Hepatic inflow occlusion (Pringle manoeuvre), is a widely used technique, consisting in temporary intermittent or continuous clamping of the hepatic pedicle. This technique was described in 1908 by Pringle to minimize blood loss during emergency surgery for liver trauma. Therefore, in hepatobiliary surgery, the Pringle manoeuvre assumes a primary role especially in complex liver resections where an intraoperative blood loss could be significant. Afterwards, selective vascular occlusions, notably the glissonean approach described by Takasaki (1), were proposed as an alternative to the Pringle manoeuvre to decrease oxidative stress and postoperative complications in major and minor liver resections. However, this technique also presents some drawbacks as it can increase post-hepatectomy liver failure (PHLF) secondary to prolonged ischemia, especially on fibrotic or cirrhotic livers.
After the inflow clamping, the re-establishment of blood circulation worsens the ischemic damage in a process called ischemia reperfusion injury (IRI) (2). Briefly, the initial hypoxia together with the lack of biomechanical stimulus is followed by an accumulation of reactive oxygen species (ROS) and damage associated molecular patterns (DAMPS) as well as with the increasing in share stress after the restoration of the oxygen supply, leading the infiltration of neutrophils. In liver transplantation, IRI is a dreadful vascular complication responsible for up to 10% of early transplant failures (3). Additionally, IRI mechanism alters the normal function of hepatic regeneration especially in patients undergoing extensive resections for which the risk of PHLF may be increased. Moreover, reperfusion damage was experimentally shown to be particularly detrimental in aged liver where the role of statins was successful in reducing IRI damage (4).
The article proposed by Shen et al. (5), shows a heterogeneous response in hepatic microvascular flow to Pringle manoeuvre in two homogeneous patient groups called partial responders and full responders. The authors highlight that residual flow in the hepatic microcirculation was still observed despite the total vascular inflow occlusion. Furthermore, backflow from the hepatic venous system and the presence of portal-systemic and arterial collaterals are proposed as possible explanation of the heterogeneous response to the manoeuvre. In particular it has to be noticed that the left and right triangular ligaments have constantly a minimal arterial supply, that may increase in certain conditions such as cirrhosis. These aspects, which remained unclear to date, could be the subject of future studies especially if focused on the role of the endothelial phenotype impairment in PHLF. While this could explain the heterogeneity of response to the Pringle manoeuvre, at the same time it may explain how the outcome of the regenerative process varies depending on different surgical techniques and the different associated procedures such as portal vein embolization (PVE), liver vein deprivation (LVD) and Associating Liver Partition and Portal vein ligation for Staged hepatectomy (ALPPS). Additionally, ALPPS presents the theoretical advantage of the suppression of the collateral circulation, if the remnant liver is fully mobilized and the partition is complete.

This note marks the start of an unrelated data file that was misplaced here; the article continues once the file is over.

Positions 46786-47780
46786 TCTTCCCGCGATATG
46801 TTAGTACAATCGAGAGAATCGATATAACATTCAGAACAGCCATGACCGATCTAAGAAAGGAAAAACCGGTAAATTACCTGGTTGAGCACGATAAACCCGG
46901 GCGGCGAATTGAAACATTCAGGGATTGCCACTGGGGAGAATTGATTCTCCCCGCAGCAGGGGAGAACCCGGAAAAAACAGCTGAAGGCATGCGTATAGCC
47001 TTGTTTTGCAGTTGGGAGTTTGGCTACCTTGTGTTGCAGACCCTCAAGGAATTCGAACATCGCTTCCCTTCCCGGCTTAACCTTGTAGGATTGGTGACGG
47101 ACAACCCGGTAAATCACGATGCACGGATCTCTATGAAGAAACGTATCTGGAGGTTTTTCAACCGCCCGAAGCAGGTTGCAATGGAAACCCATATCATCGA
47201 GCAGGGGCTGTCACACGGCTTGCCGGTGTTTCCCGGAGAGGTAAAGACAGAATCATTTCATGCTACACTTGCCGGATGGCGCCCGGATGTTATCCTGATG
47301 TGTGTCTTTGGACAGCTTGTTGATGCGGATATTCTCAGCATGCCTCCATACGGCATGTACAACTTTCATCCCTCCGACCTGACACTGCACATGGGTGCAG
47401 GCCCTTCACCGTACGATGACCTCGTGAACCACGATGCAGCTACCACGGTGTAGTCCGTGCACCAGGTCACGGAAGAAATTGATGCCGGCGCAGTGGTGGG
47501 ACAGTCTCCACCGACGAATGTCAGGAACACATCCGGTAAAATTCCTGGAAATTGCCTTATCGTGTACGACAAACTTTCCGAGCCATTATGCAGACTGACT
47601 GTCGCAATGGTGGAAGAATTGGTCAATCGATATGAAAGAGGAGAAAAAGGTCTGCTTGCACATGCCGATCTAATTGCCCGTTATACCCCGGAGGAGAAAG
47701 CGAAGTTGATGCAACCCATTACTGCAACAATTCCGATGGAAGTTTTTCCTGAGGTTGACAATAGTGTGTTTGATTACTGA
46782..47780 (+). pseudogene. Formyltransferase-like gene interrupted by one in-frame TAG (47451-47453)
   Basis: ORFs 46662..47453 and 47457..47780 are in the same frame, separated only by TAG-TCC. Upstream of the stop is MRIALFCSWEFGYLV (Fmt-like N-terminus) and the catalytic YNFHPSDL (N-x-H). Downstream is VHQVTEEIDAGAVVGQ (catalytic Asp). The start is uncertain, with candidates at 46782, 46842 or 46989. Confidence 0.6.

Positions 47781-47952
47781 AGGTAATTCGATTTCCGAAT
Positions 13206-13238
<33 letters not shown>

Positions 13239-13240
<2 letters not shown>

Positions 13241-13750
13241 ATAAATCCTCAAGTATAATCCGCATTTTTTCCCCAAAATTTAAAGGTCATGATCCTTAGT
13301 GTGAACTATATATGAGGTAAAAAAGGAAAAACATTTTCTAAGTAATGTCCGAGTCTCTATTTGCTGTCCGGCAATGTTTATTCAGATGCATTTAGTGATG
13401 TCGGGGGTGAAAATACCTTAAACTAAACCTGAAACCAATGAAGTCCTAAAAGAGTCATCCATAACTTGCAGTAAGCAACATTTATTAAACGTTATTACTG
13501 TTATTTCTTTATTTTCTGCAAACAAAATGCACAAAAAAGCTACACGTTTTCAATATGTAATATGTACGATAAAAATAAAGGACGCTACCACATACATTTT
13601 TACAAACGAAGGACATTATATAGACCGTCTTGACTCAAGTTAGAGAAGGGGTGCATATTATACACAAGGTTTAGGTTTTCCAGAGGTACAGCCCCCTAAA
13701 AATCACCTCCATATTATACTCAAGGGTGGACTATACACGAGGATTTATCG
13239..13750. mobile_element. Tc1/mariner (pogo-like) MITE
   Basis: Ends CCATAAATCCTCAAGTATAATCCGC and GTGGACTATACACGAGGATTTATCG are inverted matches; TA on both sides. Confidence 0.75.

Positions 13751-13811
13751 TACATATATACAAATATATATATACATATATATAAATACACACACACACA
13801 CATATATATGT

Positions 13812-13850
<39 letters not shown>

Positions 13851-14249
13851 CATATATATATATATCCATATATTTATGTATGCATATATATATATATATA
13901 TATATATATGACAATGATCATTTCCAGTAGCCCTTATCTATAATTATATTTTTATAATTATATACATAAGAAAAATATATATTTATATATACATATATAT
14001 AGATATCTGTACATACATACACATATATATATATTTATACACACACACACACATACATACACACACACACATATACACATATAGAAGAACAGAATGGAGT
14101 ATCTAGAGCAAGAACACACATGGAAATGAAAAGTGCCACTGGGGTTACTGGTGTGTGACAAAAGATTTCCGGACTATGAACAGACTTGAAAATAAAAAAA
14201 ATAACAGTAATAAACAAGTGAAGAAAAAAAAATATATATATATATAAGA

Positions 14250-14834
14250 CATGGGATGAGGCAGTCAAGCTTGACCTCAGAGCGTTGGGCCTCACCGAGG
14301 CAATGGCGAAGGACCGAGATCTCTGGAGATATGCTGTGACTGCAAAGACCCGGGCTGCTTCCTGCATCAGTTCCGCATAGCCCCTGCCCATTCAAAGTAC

In advanced liver disease numerous intra- and extra-hepatic changes in the circulation contribute in the heterogeneity of response to IRI. These vascular remodelling, especially in cirrhosis and fibrosis, arise from an altered molecular interaction that disrupts the normal balance in mechanical force between cells and extracellular matrix. Among the many actors that are involved (such as hepatocytes, Kupffer cells, hepatic stellate cells, macrophages, platelets and neutrophils), liver endothelial cells (LSECs) are important targets due to their protective role controlling vascular homeostasis (2). Consequently, an intraoperative and non-invasive monitoring of hepatic microcirculation during the Pringle manoeuvre (ischemic time) is a promising technique. Moreover, different phenotypes of LSECs and the respective subpopulations among patients may contribute to the heterogeneity of the response to the ischemic insult discussed in the article (5). In addition, the lactate analysis was found to increase in both groups of patients during the whole surgical procedure. As coherently stated by the authors, the analysis of intrahepatic (capillary) lactate would furnish a better correlation between the local oxidative stress and the lobular microvascular dysfunction. This analysis would help in validating incident dark field imaging (IDFI) providing a quantitative relation between optical and biological properties. Temporary sinusoidal collapse was correctly found at the end of VIO with IDFI and with the microvascular flow index as well. Thus, a proper mathematical correlation between the capillary lactate and the quantitative assessment via IDFI would be highly suggested in order to find similarities in different liver diseases. Finally, the authors conclude that the cytocam IDFI may be a suitable tool for the assessment of hepatic microcirculation during vascular inflow occlusion (VIO). Overall, we found that this could be an interesting technique that would deserve additional studies and validations. Nevertheless, excluding the ultrasound which represent a clinical standard, other non-invasive and innovative techniques showed positive results in the intraoperative assessment of hepatic microcirculation such as hyperspectral imaging (HSI) and confocal endomicroscopy performed over the Glisson’s capsule (6,7). IDFI presents a limitation due to the relatively small field of view when compared with the hyperspectral imaging which is able to furnish an immediate oxygenation map of the liver surface that was shown to be representative of the overall ischemic lobe. In conclusion, a more detailed and comparative analysis in a preclinical setting would be therefore highly suggested. The authors coherently concluded that this proof of the concept would need further studies.